“The sacred groves represent a traditional mechanism by which people get connected to nature. They are examples of community management of resources,” says Godbole.
“Sacred groves are the remnants of primary forests in the area. In them you will find the original biodiversity of the area. Sacred groves are the stepping stones to conservation. They are the building blocks of valuable diversity. So if these blocks vanish we don’t see any future for conservation on a larger scale,” explains Sarnaik.
Birds like the Great Pied Hornbill and the Malabar Pied Hornbill nest in old trees found in sacred groves. They look for natural cavities in the Bahera tree (Terminalia bellerica). The birds eat fruits and seeds and play an important role in promoting germination.
“Once the seeds pass through the alimentary canal of the birds they germinate. This is why birds like the hornbill are called forest farmers. So there is a complete link — sacred groves, Bahera trees, hornbills and dispersal of forests across the landscape,” says Godbole.
“One Great Pied Hornbill occupies an area of 50 sq km,” says Sarnaik. “They are big birds who eat a lot and so you can imagine the amount of seeds the bird can disperse over the landscape. But for that to happen the hornbill needs its natural habitat. It nests in the natural cavities of Bahera trees, and such cavities form in trees that are 100 years old,” says Sarnaik.
“Since the rate of deforestation is increasing, the hope is that only these trees in sacred groves will survive,” says Sarnaik. “Some of these trees have been around 200 to 300 years. The sacred groves are therefore heritage sites.”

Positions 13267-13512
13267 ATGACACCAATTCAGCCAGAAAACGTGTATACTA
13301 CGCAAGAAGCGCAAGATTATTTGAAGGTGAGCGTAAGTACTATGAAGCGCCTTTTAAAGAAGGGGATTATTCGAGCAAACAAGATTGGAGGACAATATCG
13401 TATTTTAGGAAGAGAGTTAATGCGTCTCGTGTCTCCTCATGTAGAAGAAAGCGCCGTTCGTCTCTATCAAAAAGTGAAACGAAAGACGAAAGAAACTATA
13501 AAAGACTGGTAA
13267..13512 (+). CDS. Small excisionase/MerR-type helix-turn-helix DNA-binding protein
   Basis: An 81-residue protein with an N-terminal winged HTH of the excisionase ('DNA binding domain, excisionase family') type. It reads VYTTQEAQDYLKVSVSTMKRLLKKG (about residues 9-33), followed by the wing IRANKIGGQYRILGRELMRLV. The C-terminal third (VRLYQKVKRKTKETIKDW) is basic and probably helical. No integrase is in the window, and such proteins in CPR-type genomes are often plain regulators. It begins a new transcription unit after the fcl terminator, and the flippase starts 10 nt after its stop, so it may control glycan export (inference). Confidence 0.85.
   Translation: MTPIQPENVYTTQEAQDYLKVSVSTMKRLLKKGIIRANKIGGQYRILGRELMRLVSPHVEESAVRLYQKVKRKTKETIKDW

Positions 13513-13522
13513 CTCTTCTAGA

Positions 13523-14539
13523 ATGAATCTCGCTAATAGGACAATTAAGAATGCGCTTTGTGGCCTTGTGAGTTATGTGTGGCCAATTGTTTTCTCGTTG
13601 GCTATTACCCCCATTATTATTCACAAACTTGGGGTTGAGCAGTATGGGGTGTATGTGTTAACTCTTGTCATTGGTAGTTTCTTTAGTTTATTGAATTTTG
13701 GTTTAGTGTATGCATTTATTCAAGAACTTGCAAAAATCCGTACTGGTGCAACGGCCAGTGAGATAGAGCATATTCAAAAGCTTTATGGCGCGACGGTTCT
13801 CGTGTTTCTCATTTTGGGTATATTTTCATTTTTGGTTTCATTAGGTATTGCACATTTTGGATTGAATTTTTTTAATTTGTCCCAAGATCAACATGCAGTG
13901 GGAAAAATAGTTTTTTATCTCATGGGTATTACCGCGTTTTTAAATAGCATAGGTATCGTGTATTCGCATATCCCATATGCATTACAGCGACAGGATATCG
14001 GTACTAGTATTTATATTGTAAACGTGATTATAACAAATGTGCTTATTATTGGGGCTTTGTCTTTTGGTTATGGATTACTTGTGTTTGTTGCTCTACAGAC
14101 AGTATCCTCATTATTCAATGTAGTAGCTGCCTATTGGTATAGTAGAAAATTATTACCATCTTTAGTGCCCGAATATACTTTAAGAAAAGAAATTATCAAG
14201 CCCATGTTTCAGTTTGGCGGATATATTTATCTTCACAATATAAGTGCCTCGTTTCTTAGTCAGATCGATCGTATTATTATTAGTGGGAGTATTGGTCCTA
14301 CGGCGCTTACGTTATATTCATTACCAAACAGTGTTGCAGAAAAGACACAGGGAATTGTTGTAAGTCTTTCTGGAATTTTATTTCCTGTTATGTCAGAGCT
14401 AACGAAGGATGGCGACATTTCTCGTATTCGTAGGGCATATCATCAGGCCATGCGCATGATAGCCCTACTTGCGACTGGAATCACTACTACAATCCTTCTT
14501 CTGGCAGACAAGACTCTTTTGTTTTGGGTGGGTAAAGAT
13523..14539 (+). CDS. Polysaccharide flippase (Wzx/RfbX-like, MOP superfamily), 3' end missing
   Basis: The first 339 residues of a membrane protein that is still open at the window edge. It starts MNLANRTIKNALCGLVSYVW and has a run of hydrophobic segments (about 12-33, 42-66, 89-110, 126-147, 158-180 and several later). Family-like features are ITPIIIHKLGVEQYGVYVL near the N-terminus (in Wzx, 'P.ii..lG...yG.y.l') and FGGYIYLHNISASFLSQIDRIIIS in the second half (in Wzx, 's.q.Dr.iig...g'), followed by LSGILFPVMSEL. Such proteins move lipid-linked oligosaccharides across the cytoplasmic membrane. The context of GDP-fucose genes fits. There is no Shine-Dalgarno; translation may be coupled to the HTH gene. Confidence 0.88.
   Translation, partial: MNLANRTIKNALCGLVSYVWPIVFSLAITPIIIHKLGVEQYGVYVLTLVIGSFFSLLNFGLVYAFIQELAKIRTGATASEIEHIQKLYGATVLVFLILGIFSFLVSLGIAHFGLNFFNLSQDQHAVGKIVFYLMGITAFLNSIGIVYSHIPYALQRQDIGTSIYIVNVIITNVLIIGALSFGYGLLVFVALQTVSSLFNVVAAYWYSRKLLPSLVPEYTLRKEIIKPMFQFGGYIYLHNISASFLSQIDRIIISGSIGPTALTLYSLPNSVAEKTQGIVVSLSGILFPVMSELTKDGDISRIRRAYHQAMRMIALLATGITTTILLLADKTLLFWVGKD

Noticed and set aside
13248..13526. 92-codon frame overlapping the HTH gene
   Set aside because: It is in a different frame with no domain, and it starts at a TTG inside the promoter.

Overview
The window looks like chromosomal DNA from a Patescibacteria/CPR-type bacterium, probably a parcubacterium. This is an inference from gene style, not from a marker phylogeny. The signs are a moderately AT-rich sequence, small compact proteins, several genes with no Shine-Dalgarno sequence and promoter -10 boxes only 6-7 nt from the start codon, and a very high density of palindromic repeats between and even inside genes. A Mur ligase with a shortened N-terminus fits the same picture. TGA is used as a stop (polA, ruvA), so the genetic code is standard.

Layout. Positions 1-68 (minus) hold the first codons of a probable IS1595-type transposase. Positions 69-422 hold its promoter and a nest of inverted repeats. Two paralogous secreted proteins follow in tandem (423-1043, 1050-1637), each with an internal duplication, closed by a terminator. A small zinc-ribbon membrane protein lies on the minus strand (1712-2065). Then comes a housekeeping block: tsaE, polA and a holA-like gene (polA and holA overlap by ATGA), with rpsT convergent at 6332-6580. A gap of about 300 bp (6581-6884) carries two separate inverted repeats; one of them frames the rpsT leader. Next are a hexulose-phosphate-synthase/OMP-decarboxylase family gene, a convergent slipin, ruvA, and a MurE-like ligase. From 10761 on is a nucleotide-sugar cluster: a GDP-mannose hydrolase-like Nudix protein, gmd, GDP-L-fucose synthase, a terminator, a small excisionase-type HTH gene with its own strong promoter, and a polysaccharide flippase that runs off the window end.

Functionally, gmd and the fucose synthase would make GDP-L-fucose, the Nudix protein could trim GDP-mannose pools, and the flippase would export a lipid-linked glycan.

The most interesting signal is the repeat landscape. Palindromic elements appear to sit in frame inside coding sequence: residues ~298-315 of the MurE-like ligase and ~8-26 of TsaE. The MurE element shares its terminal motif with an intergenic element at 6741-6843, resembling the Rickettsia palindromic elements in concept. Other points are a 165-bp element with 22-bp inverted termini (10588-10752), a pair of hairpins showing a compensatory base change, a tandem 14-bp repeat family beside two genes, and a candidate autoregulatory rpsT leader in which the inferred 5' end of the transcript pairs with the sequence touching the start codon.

As with the My Forest initiative, AERF has built an economic aspect into the conservation of sacred groves. At one sacred grove, HCL, the software company, had sponsored the planting of traditional trees that have now grown.
AERF has also been training and involving local people in collecting and processing the fruit of the Bahera tree, which is one of the constituents of triphala, used in Ayurveda as a medicine. The dried and processed Bahera tree fruit is sold to Pukka Herbs in the UK.
AERF has also shown how to use the bark of the Bija tree to make wooden tumblers. The Bija bark is known to control blood sugar. Water stored in the tumbler overnight is supposed to be good for diabetics. The wooden tumblers are smartly packed and for sale. The profits from such initiatives are expected to bring economic benefits to the community and promote the conservation of traditional trees in sacred groves.
Umesh Anand and Photographer Ajit Krishna visted the North Western Ghats to spend time with Archana Godbole and Jayant Sarnaik